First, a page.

WASHINGTON, D.C. — During oral arguments Thursday, U.S. Supreme Court justices appeared very skeptical of Colorado’s decision to remove former President Donald Trump from the state’s primary ballot.
“I think that the question that you have to confront is why a single state should decide who gets to be president of the United States,” Justice Elena Kagan, one of the court’s liberal justices told the attorney representing a group of Colorado voters pushing to remove Trump from the ballot.
The Court must decide whether the Colorado Supreme Court got it wrong when it disqualified Trump from the state’s presidential primary ballot.
Trump’s attorney, Jonathan Mitchell, says there’s no doubt it did.
“The Colorado Supreme Court's decision is wrong and should be reversed for numerous independent reasons,” said Mithcell.
In its ruling in December, Colorado’s Supreme Court determined Trump engaged in insurrection on January 6 and is no longer qualified to become president again, under section three of the Fourteenth Amendment.
The amendment says no officer of the United States shall hold any office who shall have engaged in insurrection.
Mitchell argues as president, Trump was not considered an officer of the United States.
“Officer of the United States refers only to appointed officials, and it does not encompass elected individuals, such as the president or members of Congress,” said Mitchell.
Mitchell said even if Trump engaged in insurrection, a state cannot exclude any candidate for federal office.
“And any state that does so is violating the holding of term limits by altering the Constitution's qualification for federal office,” said Mitchell.
But Mitchell was clear that Trump’s actions on January 6 did not rise to the level of insurrection.
“For an insurrection, there needs to be an organized, concerted effort to overthrow the government of the United States through violence,” Mitchell said.
“And your point is that a chaotic effort to overthrow the government is not an insurrection?” asked Justice Ketanji Brown Jackson
“We didn't concede that it's an effort to overthrow the government either, Justice Jackson,” Mitchell replied. “None of these criteria were met. This was a riot. It was not an insurrection. The events were shameful, criminal, violent, all of those things. But it did not qualify as insurrection.”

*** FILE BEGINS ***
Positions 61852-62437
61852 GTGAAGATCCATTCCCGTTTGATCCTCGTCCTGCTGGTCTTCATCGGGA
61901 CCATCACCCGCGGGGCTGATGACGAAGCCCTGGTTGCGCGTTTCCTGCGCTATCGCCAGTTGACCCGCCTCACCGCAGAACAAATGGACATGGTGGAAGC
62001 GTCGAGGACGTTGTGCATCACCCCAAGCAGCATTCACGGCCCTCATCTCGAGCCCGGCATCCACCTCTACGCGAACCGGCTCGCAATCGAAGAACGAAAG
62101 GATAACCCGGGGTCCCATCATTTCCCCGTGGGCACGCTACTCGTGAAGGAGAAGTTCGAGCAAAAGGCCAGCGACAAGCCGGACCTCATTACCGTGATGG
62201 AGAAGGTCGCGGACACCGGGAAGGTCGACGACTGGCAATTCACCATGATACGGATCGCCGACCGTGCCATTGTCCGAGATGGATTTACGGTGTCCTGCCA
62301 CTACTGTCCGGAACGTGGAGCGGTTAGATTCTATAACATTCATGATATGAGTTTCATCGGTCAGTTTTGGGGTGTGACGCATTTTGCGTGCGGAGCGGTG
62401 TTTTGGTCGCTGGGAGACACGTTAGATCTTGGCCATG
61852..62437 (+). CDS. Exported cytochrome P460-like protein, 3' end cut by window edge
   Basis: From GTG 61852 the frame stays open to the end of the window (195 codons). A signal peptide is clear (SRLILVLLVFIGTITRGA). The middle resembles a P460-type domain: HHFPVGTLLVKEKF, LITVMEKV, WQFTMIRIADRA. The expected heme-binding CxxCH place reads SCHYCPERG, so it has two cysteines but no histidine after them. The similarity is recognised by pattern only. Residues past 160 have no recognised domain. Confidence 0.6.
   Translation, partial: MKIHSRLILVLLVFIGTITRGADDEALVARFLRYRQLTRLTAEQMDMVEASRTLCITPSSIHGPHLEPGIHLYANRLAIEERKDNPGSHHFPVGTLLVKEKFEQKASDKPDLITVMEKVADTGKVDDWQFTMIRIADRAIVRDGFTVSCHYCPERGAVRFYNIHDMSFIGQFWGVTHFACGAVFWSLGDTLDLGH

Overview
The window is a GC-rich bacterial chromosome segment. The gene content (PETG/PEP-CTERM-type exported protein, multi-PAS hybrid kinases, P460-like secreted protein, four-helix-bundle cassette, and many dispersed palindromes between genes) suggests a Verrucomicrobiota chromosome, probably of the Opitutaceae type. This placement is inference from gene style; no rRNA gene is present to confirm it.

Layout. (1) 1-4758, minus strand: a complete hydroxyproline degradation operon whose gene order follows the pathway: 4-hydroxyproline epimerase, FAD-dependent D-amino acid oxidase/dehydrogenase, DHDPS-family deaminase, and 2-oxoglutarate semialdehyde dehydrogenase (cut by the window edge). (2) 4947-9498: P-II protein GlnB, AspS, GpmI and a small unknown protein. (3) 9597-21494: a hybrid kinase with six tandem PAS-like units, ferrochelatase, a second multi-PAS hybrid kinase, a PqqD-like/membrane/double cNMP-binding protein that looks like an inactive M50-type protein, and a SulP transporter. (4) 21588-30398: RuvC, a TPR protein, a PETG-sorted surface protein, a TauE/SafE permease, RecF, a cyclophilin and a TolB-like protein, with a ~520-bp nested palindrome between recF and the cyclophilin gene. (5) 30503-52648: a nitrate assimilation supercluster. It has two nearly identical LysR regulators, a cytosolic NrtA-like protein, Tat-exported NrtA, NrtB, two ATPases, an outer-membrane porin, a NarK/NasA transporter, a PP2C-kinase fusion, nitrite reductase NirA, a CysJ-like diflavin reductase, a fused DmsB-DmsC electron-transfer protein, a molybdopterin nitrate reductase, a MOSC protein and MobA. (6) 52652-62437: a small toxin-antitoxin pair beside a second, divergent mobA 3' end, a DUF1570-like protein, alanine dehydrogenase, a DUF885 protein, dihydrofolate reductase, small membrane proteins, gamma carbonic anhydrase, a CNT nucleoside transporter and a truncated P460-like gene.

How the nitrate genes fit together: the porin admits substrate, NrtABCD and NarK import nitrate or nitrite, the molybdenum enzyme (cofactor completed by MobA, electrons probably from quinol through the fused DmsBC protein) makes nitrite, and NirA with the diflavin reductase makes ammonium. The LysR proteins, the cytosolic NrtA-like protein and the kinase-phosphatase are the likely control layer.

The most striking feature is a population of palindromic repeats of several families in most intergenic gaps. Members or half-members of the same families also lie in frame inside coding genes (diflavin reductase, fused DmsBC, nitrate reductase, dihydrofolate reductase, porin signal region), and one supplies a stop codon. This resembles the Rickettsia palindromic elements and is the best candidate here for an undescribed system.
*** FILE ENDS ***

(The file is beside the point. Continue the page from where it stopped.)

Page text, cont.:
Despite Trump never having been charged with insurrection, Colorado Secretary of State Jena Griswold said she still believes he engaged in insurrection.
“Historically there was no need for a criminal prosecution to disqualify someone under section three of the Fourteenth Amendment,” said Griswold. “And if you look at the clear wording, it does not include a requirement of a criminal charge. It does not include a guilty plea or anything like that. It's a civil standard.”
But the Court’s decision may come down to whether Colorado had a right to remove Trump from the ballot.
"Why should a single state have the ability to make this determination not only for their own citizens but for the rest of the nation?" asked Kagan.
Kagan said one state’s decision to remove a candidate from the ballot could result in that state, through its action, essentially deciding an election for the entire country.
“It seems quite extraordinary, doesn't it?” Kagan asked Jason Murray, an attorney representing Colorado voters who brought the suit seeking to have Trump removed.
“No, Your Honor, because ultimately it's this court that's going to decide that question of federal constitutional eligibility and settle the issue for the nation,” Murray replied.
Colorado’s primary election is March 5.
Griswold said overseas and military ballots have already been sent out, and ballots for most voters will begin going out next week.
Griswold hopes the Court issues a quick decision, within the next week.